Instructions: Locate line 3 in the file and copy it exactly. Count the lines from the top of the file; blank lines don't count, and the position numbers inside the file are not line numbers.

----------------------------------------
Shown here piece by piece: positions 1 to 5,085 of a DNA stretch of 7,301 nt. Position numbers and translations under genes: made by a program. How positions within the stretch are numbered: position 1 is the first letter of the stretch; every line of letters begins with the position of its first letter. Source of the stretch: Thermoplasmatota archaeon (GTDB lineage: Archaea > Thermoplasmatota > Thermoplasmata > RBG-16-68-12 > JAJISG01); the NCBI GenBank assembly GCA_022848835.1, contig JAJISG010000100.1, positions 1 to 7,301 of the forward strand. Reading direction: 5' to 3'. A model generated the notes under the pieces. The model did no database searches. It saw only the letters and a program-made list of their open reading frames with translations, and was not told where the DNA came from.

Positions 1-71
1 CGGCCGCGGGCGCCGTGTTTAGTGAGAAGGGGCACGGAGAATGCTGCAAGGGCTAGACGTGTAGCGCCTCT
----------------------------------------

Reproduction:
1 CGGCCGCGGGCGCCGTGTTTAGTGAGAAGGGGCACGGAGAATGCTGCAAGGGCTAGACGTGTAGCGCCTCT